Group working on regional effort to attract high-tech jobs
By Jordan Cohen
HOWLAND — A regional organization is trying to launch a coordinated effort on behalf of 21 Northeast Ohio counties, including Mahoning and Trumbull, to try to lure more high-tech jobs to the area.
Leaders of NorTech, a nonprofit that focuses solely on high-tech industries, met with about 30 representatives of local businesses and the state at Avalon Inn on Thursday to explain their “advanced energy initiative.” “Advanced energy” is the term applied to such high-tech-oriented industries as biofuels, fuel cells and solar and geothermal power.
“What’s happening in the Mahoning Valley is not sufficient,” said Brad Whitehead, director of Cleveland-based Fund for Our Future, which is helping to finance NorTech’s initiative. “It does take a region to raise the economy.”
NorTech speakers explained that they don’t really know what high-tech or energy businesses are available in the Valley and are trying to find out. NorTech’s map displaying energy-related industries in the region showed the heaviest concentration around Cleveland. The graphic showed little activity in the Warren/Youngstown area.
The organization hopes to develop a database and act as a catalyst to get federal funding for local energy initiatives.
“Our purpose is driving employment and payroll and attracting more resources,” said Dave Karpinski, NorTech vice president.
Howland was one of a number of stops that the NorTech launch team is making to gather information about energy- related businesses. One of the suggestions made to the team was to concentrate on cash-strapped local governments that may not be willing to provide funds or assistance to such businesses.
“We’ll be happy to talk to local officials who aren’t getting it,” said Richard Stuebi, a NorTech principal.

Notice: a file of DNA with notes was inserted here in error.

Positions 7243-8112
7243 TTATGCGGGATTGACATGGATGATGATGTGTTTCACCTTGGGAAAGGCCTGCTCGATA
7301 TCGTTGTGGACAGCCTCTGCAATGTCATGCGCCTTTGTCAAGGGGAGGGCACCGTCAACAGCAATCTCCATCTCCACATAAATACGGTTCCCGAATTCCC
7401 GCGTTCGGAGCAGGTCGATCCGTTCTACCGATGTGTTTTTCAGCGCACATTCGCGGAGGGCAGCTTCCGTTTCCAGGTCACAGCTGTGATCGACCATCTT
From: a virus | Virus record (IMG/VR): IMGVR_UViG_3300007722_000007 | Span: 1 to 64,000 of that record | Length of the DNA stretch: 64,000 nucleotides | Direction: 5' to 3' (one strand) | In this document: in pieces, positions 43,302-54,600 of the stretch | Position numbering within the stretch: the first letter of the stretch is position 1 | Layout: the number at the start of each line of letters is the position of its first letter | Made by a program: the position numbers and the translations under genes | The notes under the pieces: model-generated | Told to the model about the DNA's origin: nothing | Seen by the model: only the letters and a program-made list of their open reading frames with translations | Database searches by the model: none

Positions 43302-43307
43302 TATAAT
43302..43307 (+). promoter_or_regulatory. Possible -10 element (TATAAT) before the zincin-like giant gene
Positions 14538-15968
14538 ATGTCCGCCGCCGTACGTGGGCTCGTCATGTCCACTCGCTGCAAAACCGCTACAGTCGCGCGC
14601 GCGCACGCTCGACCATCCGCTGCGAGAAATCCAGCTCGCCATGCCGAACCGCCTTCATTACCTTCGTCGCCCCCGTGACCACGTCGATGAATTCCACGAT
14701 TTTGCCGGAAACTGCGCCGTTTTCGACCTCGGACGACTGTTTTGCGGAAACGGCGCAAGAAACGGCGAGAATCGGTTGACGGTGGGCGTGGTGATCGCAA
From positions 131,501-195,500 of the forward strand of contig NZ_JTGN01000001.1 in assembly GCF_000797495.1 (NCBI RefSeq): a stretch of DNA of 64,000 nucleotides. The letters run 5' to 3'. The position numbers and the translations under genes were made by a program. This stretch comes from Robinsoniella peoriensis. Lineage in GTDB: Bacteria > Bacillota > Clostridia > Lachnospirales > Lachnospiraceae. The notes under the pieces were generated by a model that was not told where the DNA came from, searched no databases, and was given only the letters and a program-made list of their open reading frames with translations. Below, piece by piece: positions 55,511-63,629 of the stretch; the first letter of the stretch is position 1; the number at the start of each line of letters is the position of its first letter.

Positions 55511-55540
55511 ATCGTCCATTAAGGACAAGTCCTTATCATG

Most of those in attendance said they were pleased with what they heard.
“This is very worthwhile, and we need it,” said Bruce Bille, president of Technical Staffing Professionals here. Bille said his company is having difficulty trying to staff some high-tech jobs in the area. “We’re tying to recruit engineers for advanced energy,” Bille said.
Thomas Frazier, production planner for Duferco Farrell Inc., called it a great initiative.
“I’m especially pleased with what they want to do with work-force development because we’ve got to get people trained for these positions,” he said.
The NorTech launch team said it will review the data it collects from its visits and will begin taking steps to complete a comprehensive database of advanced-energy companies in the Mahoning Valley and the rest of Northeast Ohio. It does not have a timetable for completion.
The goal, speakers said, is to take advantage of funding opportunities for federal and state grants with NorTech leading the way.
“Unfortunately, there’s no clear focal point for all things advanced energy,” Stuebi said. “We’re a little late to the game, but better late than never.”